WASHINGTON — A Pentagon investigation concluded in 2010 that Army Sgt. Bowe Bergdahl walked away from his unit, and after an initial flurry of searching the military decided not to exert extraordinary efforts to rescue him, according to a former senior defence official who was involved in the matter.
Instead, the U.S. government pursued negotiations to get him back over the following five years of his captivity — a track that led to his release over the weekend.
Bergdahl is hospitalized at a U.S. military in Germany as questions mount at home over the swap that resulted in his freedom in exchange for the release of five detainees who were sent to Qatar from the U.S. prison in Guantanamo, Cuba.
Even in the first hours of Bergdahl’s handoff to U.S. special forces in eastern Afghanistan, it was clear this would not be an uncomplicated yellow-ribbon celebration. Five terrorist suspects also walked free, stirring a debate over whether the exchange would heighten the risk of other Americans being snatched as bargaining chips and whether the released detainees — several senior Taliban figures among them — would find their way back to the fight.
U.S. officials said Sunday that Bergdahl’s health and safety appeared in jeopardy, prompting rapid action. “Had we waited and lost him,” said national security adviser Susan Rice, “I don’t think anybody would have forgiven the United States government.” She said he had lost considerable weight and faced an “acute” situation. Yet she also said he appeared to be “in good physical condition” and “is said to be walking.”
One official, who spoke on grounds of anonymity because the person wasn’t authorized to discuss the subject by name, said there were concerns about Bergdahl’s mental and emotional as well as physical health.
On Monday, a U.S. military hospital in Germany reported Bergdahl in “stable condition and receiving treatment for conditions requiring hospitalization” after arriving from Afghanistan. The Landstuhl Regional Medical Center said Bergdahl’s treatment “includes attention to dietary and nutrition needs after almost five years in captivity” but declined to release further details. It said there “is no pre-determined amount of time involved in the reintegration process” for the 28-year-old soldier.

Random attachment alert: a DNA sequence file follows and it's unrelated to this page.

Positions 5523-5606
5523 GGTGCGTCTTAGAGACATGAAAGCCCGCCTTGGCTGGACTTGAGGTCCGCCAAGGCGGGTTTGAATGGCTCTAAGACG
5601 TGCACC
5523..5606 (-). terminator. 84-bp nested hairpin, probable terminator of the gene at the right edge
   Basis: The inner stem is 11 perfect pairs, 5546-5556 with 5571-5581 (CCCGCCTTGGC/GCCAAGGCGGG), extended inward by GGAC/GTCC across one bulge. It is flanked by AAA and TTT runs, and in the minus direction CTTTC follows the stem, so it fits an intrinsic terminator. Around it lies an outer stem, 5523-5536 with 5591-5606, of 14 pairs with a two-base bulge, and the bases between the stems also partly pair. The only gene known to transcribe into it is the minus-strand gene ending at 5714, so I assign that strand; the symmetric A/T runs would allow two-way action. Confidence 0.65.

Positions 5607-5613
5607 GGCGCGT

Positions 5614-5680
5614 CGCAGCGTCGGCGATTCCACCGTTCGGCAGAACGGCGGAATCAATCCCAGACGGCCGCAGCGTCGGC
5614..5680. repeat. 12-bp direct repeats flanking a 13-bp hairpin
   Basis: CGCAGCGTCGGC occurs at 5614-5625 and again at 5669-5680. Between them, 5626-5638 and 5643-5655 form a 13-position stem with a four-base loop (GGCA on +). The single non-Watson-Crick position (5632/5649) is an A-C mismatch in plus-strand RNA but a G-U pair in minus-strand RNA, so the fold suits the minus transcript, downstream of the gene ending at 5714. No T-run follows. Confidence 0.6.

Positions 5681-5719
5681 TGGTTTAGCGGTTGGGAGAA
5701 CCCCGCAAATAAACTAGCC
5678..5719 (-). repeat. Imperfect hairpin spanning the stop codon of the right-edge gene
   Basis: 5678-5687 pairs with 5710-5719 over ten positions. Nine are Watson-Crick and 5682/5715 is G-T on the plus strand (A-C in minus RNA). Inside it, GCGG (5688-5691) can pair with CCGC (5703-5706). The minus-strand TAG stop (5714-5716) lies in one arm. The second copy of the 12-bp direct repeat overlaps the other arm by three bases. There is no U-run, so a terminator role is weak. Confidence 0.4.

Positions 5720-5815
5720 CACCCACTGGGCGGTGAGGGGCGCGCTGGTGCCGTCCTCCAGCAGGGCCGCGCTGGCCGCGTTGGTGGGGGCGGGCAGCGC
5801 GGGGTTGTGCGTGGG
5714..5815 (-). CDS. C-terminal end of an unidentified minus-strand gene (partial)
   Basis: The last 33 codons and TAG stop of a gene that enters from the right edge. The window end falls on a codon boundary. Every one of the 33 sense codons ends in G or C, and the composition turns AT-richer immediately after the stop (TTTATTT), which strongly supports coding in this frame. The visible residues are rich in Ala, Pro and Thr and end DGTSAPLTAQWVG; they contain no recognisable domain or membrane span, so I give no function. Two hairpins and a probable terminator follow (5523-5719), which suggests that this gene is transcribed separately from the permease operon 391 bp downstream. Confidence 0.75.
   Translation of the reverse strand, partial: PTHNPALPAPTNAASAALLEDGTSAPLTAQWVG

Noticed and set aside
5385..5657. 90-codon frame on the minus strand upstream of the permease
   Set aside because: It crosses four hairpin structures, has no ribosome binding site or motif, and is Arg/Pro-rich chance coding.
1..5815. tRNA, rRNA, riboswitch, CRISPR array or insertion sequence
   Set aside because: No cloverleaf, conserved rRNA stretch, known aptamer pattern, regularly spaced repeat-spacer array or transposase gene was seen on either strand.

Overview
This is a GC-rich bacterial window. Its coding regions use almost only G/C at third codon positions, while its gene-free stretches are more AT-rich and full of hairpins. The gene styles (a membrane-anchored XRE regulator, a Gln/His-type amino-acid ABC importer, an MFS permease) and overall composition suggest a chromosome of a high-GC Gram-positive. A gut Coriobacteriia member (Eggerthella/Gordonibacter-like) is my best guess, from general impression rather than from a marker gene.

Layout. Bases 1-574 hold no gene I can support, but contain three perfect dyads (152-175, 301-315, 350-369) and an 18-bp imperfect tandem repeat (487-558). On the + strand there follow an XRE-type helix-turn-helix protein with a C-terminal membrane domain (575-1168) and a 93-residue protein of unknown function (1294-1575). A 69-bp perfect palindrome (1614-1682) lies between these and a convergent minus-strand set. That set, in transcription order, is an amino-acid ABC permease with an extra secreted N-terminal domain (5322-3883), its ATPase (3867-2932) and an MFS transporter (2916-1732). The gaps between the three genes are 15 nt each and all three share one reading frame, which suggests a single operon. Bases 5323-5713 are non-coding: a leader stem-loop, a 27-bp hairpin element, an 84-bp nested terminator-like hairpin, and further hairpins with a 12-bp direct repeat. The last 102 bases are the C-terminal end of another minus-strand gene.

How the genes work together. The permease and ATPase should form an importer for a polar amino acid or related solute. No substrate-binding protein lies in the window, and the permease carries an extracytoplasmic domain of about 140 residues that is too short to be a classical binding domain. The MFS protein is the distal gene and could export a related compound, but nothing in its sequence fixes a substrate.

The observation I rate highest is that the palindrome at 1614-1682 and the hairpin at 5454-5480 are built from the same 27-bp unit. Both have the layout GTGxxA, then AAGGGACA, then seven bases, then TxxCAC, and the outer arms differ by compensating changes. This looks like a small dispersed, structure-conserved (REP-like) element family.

Two officials said Monday that the Taliban may have been concerned about his health, as well, since the U.S. had sent the message that it would respond harshly if any harm befell him in captivity.
Republicans in the U.S. said the deal for Bergdahl’s release could set a troubling precedent. Sen. John McCain said of the Guantanamo detainees who were exchanged for him: “These are the hardest of the hard core.”
And in Kabul Monday, the Afghan Foreign Ministry called the swap “against the norms of international law” if it came against the five imprisoned Taliban detainees’ will. The ministry said: “No state can transfer another country’s citizen to a third country and put restriction on their freedom.”
Tireless campaigners for their son’s freedom, Bob and Jani Bergdahl thanked all who were behind the effort to retrieve him. “You were not left behind,” Bob Bergdahl told reporters, as if speaking to his son. “We are so proud of the way this was carried out.” He spoke in Boise, Idaho, wearing a long bushy beard he’d grown to honour his son, as residents in the sergeant’s hometown of Hailey prepared for a homecoming celebration.
The five detainees left Guantanamo aboard a U.S. military aircraft flying to Qatar, which served as go-between in the negotiations. They are to be banned from leaving Qatar for at least a year. Among the five: a Taliban deputy intelligence minister, a former Taliban interior minister with ties to the late al-Qaida leader Osama bin Laden and a figure linked by human rights monitors to mass killings of Shiite Muslims in Afghanistan in 2000 and 2001.
Questions persisted, too, about the circumstances of Bergdahl’s 2009 capture. Defence Secretary Chuck Hagel declined to comment on earlier reports that the sergeant had walked away from his unit, disillusioned with the war. Such matters “will be dealt with later,” Hagel said.
But the former Pentagon official said it was “incontrovertible” that he walked away from his unit.
The military investigation was broader than a criminal inquiry, this official said, and it didn’t formally accuse Bergdahl of desertion. In interviews, members of his unit portrayed him as a naive, “delusional” person who thought he could help the Afghan people by leaving his army post, the official said.
U.S. military and intelligence agencies had made every effort to monitor Bergdahl’s location and his health, the official said, through both signals intelligence and a network of spies.